In my work, clients often ask for a tried and true method to evaluate all the strategic choices that are in front of them. Unfortunately, in my experience, I haven’t found such a fail-safe method. What does work is establishing a set of parameters or rules that are specific and unique to your operating environment. Use these rules to judge any and all strategic choices that come up.
Clearly in the strategic planning process, you seek out options and choices. But such decisions occur regularly outside of strategic planning. By establishing a set of rules, you can quickly evaluate whether an opportunity is really an opportunity or a distraction. Develop a set of rules and use it as a litmus test. If the opportunity doesn’t pass the test, it’s out.
Here are some categories of rules:
- Priority rule: With this rule, you prioritize some opportunities over others based on their connection to reaching your vision. Set a rule to require that all opportunities must help you reach your vision.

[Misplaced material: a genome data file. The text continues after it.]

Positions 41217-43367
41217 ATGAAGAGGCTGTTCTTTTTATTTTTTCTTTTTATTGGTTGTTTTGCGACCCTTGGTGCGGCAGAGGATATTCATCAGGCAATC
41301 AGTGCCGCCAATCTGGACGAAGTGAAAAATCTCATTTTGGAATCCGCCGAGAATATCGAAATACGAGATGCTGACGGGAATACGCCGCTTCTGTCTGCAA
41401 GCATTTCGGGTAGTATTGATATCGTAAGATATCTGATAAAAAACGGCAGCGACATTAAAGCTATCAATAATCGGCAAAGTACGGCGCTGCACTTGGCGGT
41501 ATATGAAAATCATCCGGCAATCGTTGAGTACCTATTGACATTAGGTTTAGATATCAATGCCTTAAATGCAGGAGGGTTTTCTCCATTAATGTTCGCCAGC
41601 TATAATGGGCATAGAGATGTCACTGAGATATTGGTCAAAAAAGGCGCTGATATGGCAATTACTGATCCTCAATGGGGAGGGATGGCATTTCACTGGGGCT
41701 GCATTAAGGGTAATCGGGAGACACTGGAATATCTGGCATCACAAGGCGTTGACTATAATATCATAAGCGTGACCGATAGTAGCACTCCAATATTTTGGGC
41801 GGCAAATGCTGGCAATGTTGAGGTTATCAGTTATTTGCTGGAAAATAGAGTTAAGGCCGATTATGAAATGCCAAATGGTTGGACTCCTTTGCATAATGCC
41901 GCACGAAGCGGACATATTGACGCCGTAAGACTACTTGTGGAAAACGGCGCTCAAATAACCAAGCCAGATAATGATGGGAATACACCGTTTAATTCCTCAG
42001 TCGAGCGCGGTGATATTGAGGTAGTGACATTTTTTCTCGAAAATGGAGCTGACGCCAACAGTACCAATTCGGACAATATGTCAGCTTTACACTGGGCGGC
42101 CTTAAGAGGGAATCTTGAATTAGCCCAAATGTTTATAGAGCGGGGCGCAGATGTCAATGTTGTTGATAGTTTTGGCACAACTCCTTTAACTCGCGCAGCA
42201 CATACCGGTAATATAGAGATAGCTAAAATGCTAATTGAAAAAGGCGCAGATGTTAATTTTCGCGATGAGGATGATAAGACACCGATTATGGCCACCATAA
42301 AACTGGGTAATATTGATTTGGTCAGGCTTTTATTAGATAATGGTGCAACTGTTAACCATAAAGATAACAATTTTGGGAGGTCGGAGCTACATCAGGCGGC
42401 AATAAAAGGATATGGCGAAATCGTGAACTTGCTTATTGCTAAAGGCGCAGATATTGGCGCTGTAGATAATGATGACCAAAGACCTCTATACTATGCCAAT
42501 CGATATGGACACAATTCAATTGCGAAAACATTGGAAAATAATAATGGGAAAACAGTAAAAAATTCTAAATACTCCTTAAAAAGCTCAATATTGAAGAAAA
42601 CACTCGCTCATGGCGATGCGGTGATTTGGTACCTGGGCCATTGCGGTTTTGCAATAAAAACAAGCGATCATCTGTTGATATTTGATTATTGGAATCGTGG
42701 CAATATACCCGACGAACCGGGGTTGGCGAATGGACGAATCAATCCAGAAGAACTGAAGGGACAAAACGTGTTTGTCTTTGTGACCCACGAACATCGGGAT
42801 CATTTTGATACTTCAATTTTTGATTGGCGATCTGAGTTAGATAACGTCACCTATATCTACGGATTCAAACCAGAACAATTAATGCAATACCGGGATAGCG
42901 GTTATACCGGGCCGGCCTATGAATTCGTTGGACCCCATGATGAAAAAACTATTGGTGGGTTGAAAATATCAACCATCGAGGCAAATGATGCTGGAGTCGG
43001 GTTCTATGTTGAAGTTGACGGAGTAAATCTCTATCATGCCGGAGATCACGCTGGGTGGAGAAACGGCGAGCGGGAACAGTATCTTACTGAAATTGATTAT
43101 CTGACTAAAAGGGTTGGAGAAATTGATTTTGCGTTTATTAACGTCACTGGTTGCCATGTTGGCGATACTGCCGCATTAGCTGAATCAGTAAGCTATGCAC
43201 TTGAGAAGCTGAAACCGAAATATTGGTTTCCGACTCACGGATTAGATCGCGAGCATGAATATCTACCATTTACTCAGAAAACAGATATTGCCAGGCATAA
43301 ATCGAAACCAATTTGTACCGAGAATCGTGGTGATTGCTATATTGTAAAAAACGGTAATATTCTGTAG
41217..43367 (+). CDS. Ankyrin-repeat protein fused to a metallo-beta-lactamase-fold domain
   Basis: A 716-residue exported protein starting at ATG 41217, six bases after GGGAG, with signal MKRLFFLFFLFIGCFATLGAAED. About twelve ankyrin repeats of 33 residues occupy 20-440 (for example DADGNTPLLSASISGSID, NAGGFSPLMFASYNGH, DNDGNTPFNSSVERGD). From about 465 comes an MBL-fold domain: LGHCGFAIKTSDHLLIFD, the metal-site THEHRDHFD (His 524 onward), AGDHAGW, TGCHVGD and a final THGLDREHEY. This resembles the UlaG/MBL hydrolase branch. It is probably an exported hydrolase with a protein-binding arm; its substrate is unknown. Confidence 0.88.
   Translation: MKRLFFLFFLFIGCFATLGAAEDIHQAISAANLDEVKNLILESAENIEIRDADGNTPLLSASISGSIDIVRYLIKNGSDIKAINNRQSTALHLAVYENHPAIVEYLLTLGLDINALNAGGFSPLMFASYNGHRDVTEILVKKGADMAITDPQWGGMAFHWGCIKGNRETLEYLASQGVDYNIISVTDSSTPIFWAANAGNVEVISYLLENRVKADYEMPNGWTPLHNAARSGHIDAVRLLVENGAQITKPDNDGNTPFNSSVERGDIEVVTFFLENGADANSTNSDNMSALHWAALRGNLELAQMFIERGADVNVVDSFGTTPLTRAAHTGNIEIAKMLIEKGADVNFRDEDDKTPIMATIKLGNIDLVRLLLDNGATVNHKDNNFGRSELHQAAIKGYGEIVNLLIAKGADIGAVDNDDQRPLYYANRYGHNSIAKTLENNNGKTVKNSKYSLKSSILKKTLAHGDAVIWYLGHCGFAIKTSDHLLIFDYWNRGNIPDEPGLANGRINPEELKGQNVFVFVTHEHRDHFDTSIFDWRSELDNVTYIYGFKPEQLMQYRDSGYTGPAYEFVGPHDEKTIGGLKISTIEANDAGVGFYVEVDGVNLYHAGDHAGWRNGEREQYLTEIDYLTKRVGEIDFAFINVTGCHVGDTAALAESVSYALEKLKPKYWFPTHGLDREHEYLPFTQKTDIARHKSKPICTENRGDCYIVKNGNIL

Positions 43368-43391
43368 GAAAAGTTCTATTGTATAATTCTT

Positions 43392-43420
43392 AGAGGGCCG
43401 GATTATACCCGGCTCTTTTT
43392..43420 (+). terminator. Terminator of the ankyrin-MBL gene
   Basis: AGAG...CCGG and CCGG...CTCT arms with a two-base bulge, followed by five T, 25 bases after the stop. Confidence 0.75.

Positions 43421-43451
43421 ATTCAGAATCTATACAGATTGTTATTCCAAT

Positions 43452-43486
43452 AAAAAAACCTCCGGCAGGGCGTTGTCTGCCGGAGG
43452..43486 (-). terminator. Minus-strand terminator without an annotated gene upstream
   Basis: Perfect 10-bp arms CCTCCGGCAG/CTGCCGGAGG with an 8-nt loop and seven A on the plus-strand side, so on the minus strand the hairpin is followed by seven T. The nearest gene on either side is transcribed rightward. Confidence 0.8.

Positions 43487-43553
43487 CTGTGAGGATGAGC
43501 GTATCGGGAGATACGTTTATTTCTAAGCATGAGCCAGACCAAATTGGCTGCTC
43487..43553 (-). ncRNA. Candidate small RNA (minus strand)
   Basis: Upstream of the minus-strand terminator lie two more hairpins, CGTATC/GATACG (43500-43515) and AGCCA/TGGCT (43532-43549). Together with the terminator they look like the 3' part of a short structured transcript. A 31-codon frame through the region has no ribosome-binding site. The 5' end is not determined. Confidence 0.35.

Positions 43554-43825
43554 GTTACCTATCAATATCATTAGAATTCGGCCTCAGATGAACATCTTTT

- Timing rule: This financial rule helps you prioritize opportunities based on how much money you want to see returned within what time period. Pull in your finance or accounting people to help you establish this one.
- Boundary rule: This rule says that every opportunity is evaluated based on whether it’s within your mission. Set a rule to require that the opportunity aligns with the organization’s core mission and values.
- How-to rule: Develop a rule that requires you to sketch out how to implement the opportunity if you took advantage of it before jumping in. If you can’t clearly define an action plan for the opportunity, you know that trying to execute it will go poorly.